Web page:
A Scientific Portal for French Virtual Archaeology

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From Prehistory to the Middle Ages, history and the lives of men in times past are presented by the most accomplished of specialists, in a presentation accessible to everyone. The collection is edited by the French Ministry of Culture and Communication and it is going to be enriched regularly, in order to achieve a complete assortment of virtual archaeology until modern age.

The portal http://www.grands-sites-archeologiques.culture.fr/ collects and give access to several very appealing websites, with nice colors, good animations and sounds, flash application. Most of them contain virtual visits to the displayed sites, with easy-to-use systems and swift texts, thus offering very good resources for learning.

The collection is dedicated both to scientists and amateurs, and features a special focus on education. Students of any age are able to find general information and research materials, while teachers can make use of the collection as a tool for a deeper knowledge transfer to their pupils. The high scientific quality of the content is supported by a multilingual approach: French and English and occasionally others (arabic, rumanian, spanish and the sign language in the videos).

Three of the websites are especially useful for examining European prehistory and provide interactive, in-depth explorations into prehistoric caves: Cave of Chauvet Pont d’Arc, Cave of Lascaux, and Underwater Archaeology. The Chauvet Cave and the Lascaux Cave sites are organized similarly, centered around a virtual tour of the caves.

The Lascaux website (the original website dates back 1998) was recently reworked in both form and content, reflecting the latest advances in archaeological research and digital visualization. The virtual tour presents a three dimensional digital version of the cave, and allows the users to go from room to room, completely immersed in the site. As they travel along the walls, they can stop at each image and read descriptions, play video sequences and examine the painting as much closer as possible thanks to the zoom. Beside the virtual tour, the website features other resources: video sequences about the Neolithic artists and archeological research on the cave, thousands of documents photograps, drawings, sound recordings, 3D animations, maps and much more including teaching data sheets and educational games.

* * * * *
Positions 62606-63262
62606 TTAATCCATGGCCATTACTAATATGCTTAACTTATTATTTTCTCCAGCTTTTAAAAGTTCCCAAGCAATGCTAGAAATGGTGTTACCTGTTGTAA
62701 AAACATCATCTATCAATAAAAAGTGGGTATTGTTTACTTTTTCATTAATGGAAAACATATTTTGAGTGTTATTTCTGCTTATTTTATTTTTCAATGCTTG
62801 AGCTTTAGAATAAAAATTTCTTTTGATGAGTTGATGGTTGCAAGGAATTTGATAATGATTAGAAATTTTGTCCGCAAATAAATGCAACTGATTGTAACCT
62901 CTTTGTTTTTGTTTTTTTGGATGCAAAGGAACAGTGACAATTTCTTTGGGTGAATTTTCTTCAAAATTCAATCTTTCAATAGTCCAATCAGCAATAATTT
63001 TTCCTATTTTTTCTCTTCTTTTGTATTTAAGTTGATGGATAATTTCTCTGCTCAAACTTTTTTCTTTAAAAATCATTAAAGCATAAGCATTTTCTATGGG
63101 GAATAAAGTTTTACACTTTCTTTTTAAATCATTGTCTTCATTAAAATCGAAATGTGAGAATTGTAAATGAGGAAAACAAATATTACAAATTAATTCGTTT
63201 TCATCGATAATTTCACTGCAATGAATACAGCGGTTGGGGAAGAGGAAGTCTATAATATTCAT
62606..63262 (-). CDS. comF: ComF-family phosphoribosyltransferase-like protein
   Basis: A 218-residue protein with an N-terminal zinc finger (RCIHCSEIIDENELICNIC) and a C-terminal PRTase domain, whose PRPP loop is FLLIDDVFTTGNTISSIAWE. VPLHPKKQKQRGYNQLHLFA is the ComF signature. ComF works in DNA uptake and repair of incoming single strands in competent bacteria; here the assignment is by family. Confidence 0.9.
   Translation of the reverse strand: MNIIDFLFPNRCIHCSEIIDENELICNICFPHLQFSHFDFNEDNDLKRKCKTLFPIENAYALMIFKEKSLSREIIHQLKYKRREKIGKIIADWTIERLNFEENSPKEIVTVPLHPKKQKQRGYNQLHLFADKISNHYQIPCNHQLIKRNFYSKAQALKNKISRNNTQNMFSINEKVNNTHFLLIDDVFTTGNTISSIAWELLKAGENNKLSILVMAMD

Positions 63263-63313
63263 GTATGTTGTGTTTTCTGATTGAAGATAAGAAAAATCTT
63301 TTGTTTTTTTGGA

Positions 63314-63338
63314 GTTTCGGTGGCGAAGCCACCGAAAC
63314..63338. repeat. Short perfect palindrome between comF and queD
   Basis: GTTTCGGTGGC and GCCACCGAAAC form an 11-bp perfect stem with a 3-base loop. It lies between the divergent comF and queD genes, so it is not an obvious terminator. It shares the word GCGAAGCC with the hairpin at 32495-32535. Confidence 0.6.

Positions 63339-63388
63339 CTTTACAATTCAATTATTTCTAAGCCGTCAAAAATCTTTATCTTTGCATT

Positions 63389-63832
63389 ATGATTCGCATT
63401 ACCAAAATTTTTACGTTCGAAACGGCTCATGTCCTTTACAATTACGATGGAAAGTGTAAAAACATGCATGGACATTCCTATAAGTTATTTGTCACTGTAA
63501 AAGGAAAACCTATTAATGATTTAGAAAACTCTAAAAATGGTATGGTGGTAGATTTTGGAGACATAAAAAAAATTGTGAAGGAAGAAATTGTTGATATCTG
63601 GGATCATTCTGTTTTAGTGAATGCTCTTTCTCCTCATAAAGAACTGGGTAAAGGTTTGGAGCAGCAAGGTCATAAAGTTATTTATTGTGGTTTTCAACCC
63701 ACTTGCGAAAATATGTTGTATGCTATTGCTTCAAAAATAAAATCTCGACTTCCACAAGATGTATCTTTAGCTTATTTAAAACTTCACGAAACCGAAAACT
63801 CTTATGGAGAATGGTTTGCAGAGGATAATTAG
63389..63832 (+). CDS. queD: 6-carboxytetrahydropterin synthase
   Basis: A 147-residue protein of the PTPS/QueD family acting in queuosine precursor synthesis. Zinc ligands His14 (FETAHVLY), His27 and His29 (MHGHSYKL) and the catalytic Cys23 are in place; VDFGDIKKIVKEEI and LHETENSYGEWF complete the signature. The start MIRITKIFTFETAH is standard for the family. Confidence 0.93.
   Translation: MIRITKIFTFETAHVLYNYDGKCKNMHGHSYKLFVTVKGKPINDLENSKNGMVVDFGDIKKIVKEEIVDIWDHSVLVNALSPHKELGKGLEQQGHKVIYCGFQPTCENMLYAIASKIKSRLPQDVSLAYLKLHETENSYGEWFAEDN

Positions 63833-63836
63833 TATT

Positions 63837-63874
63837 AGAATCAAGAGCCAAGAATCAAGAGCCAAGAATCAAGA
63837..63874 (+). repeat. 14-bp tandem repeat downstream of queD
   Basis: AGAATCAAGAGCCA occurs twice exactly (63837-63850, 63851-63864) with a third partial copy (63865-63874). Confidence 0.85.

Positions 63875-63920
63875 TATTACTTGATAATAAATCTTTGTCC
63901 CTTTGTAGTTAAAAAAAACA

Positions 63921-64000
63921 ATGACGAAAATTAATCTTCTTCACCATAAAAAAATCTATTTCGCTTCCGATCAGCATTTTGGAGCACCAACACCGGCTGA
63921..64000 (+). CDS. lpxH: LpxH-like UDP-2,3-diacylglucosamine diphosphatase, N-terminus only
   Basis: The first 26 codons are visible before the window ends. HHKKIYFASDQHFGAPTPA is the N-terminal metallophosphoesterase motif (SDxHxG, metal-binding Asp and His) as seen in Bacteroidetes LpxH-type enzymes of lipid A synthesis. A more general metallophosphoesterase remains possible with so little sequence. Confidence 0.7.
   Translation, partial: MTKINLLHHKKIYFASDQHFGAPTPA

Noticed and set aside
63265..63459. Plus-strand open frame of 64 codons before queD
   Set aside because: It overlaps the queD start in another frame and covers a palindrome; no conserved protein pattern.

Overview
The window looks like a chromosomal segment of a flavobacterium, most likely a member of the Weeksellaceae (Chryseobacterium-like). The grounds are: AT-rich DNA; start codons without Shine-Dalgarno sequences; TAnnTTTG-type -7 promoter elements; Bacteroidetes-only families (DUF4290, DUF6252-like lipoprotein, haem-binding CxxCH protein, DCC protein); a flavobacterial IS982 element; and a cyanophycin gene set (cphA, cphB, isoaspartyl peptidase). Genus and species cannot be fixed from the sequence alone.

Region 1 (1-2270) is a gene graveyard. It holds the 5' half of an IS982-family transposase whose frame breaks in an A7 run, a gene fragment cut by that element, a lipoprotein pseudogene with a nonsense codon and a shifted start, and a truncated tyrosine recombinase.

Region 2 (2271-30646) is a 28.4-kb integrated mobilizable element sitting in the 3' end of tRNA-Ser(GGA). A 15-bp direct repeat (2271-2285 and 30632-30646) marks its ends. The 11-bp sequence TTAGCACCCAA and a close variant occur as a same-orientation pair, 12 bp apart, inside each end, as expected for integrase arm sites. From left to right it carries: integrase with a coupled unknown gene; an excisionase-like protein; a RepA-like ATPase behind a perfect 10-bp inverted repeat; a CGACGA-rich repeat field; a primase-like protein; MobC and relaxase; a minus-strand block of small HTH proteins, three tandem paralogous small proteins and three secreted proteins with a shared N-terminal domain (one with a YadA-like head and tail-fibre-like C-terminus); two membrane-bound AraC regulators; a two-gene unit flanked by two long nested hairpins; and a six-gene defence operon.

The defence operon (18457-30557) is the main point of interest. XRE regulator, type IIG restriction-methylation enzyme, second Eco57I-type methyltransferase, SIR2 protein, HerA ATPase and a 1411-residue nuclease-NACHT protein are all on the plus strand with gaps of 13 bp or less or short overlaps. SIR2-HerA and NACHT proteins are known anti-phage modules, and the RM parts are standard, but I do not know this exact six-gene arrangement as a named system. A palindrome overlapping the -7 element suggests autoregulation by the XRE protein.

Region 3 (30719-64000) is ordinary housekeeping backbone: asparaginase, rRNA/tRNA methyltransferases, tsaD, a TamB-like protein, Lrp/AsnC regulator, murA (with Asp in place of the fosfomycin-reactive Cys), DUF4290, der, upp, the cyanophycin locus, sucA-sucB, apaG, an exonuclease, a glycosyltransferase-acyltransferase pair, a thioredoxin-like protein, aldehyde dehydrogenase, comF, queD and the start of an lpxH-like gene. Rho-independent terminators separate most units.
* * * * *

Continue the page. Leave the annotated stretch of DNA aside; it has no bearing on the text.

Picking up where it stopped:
Also the Chauvet Cave website is based on a virtual tour with many enlargeable images, accompanied by detailed explanations. These images show the cave paintings, as well as the natural archaeological material in the caves, such as fossils and footprints. The sites also include secondary-source material about the caves’ discovery and archaeological explorations.

“Underwater Archaeology” presents a wealth of information on undersea exploration and shipwreck excavation, including secondary-source information on diving suits and underwater excavation sites from prehistory to the present.

Other resources include:

“Prehistoric Hunter, Tautavel man”: the website gives a wide overview about The Tautavel Man, based on the research of archaeological discovery  in the Pyrenees (human skull dating back 450,000 years). Information and reconstructions will help the visitor to learn about the habits of prehistoric men, raw materials and tools, environment, climate, flora and fauna of the ancient times.

“From Saqqara to the Louvre, Mastaba of Akhethétep”: in 1903, the decorated temple from the tomb of the Egyptian Prince Akhethetep, has been transported to the Louvre. An on-line visit proposes CG images of the architecture of the monument, a panoramic of the vault with its carved decoration, and an interactive translation of the hieroglyphs, photographs and diagrams.

“Megaliths in Morbihan”: through a comprehensive visit to the four major monuments: Carnac, Locmariaquer, Gavrinis and the Petit-Mont d’Arzon, the art of Neolithic Age sculptors, and the framework of their life and civilization is explored in encyclopedic detail.

“Life along the Danube”: In original illustrations, graphs, images and their descriptions, life during the Chalcolithic and Neolithic periods in prehistoric villages on the Harsova Tell is reconstructed through research from the Franco-Romanian collaboration.

And there’s much more to learn and to discovery. The portal http://www.grands-sites-archeologiques.culture.fr/ is constantly growing and enlarging with new productions.

 

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